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to see the skyline at night, and end the last night(Tuesday) by hitting Yonge Street for last minute souvenirs and snacks. I'm not planning on getting back to the hotel either night until around midnight. I also want the kids to experience the subway and the streetcar at least once. I would like to eat dinner one night at the Hard Rock, th other night is undecided-possibly pizza or Spaghetti Factory. Lunch can be anywhere. Hope this helps. As you can tell, I decided against War Horse. The kids thought it would be too serious.
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Apr 5th, 2012, 09:01 PM
  #52  
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Any suggestions for an itinerary? Thanks.
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Apr 6th, 2012, 07:42 AM
  #53  
 
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If you cross at Niagara Falls, Consider a quick ride on the Maid of the Mist before you continue on to Toronto.. its not out of the way...

after arrival and check-in. I would have everyone meet and and take the subway on Yonge down to Union Station...A Group Day Pass is $10.50 and covers 1 adult and 5 students or 2 adults and 4 kids... that puts you within walking distance of the the CN Tower and Rodgers Centre... that could easily take a few hours... after that, walk them back through the Entertainment District to Queen Street West to see some of the vendors and boutiques and then head back up to the Hotel area, clean em up and have your dinner at Hard Rock and let them explore the Eaton Centre which is open til 9pm. Mondays in TO are quieter so get them ready for a busy Tuesday...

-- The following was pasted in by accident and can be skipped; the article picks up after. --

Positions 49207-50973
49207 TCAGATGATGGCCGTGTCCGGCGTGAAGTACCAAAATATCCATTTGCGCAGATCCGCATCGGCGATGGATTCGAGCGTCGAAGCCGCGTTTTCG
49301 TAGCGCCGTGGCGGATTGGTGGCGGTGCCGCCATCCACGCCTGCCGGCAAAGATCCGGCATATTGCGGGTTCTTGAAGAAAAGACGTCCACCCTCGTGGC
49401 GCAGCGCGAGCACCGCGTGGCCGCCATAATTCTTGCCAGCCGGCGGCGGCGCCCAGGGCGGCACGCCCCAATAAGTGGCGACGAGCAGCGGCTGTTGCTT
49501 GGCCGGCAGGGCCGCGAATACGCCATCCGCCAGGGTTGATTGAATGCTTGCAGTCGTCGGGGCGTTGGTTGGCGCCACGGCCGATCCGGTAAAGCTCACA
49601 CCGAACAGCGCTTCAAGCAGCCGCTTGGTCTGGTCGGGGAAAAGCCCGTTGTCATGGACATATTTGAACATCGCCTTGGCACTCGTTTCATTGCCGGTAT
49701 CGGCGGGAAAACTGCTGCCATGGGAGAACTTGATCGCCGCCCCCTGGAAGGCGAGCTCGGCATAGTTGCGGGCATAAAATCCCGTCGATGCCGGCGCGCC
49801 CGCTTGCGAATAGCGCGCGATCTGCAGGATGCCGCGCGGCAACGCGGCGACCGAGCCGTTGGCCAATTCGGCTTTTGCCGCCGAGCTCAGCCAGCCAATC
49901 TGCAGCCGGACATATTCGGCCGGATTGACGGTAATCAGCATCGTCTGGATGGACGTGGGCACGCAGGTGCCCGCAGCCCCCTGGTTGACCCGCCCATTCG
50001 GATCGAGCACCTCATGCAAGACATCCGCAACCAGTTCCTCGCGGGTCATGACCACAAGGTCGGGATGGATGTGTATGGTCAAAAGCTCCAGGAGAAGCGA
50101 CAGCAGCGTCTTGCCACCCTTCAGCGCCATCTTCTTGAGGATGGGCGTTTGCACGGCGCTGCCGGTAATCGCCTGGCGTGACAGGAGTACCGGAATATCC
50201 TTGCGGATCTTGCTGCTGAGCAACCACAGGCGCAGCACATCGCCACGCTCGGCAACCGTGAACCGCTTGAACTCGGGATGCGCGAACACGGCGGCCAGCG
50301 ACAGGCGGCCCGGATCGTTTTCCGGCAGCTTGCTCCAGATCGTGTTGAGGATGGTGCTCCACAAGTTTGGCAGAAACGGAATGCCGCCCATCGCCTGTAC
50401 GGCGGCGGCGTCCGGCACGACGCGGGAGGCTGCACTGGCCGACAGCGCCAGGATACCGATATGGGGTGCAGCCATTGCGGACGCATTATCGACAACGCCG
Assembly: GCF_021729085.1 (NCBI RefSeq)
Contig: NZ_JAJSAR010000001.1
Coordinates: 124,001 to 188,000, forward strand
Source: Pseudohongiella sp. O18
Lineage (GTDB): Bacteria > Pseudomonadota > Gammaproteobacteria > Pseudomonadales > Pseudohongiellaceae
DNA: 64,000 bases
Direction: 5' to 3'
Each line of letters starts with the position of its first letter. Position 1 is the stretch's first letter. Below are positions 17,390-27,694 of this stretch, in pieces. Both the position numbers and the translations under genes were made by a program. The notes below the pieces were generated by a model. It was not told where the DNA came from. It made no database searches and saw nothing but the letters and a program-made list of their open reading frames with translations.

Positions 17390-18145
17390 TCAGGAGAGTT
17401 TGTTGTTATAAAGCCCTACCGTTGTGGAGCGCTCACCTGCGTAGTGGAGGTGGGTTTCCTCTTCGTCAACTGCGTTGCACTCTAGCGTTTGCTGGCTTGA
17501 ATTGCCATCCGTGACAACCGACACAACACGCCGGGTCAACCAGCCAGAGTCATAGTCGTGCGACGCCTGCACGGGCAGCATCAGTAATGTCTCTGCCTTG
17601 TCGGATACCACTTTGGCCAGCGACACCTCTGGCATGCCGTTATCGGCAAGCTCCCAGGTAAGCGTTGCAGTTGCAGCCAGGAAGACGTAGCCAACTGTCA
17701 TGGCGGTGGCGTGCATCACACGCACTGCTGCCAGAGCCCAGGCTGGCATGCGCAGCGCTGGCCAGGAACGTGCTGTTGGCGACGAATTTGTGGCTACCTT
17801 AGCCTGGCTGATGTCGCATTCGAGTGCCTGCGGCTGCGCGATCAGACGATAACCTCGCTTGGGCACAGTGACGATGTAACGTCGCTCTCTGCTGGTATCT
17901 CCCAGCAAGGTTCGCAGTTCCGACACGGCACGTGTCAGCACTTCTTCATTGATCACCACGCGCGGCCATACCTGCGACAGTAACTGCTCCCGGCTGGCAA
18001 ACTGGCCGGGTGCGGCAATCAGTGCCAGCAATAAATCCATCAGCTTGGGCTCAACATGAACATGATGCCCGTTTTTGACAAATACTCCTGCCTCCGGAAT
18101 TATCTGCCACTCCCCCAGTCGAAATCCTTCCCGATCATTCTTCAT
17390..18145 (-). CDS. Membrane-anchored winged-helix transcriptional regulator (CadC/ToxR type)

On tuesday, eat breakfast at the food court and make your way to ROM in the Yorkville neighborhood consider the same passes for transit use ... after exploring Yorkville, head to Chinatown/Kensington near Spadina... head back through Nathan Phillips Square grabbing a lunch along the way... then head for the waterfront via streetcar and subway to Union Station and walk down for Harbourfront, Queens Quay, and a ferry ride for a walk along the beach at Centre Island... consider dinner down by the waterfront or wander back toward Front Street and the Entertainment District for eats... if you are still alive, the walk back to the hotel will wear them out...

also remember that transit is available along all of these routes to shorten your walking... have fun
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Apr 6th, 2012, 07:48 AM
  #54  
 
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Also remember that you should have a letter signed by each parent authorizing the adult leaders to bring their child into Canada... this will ease your wait at the border and eliminate any question about your "smuggling" their kids into a foreign country... strange but true...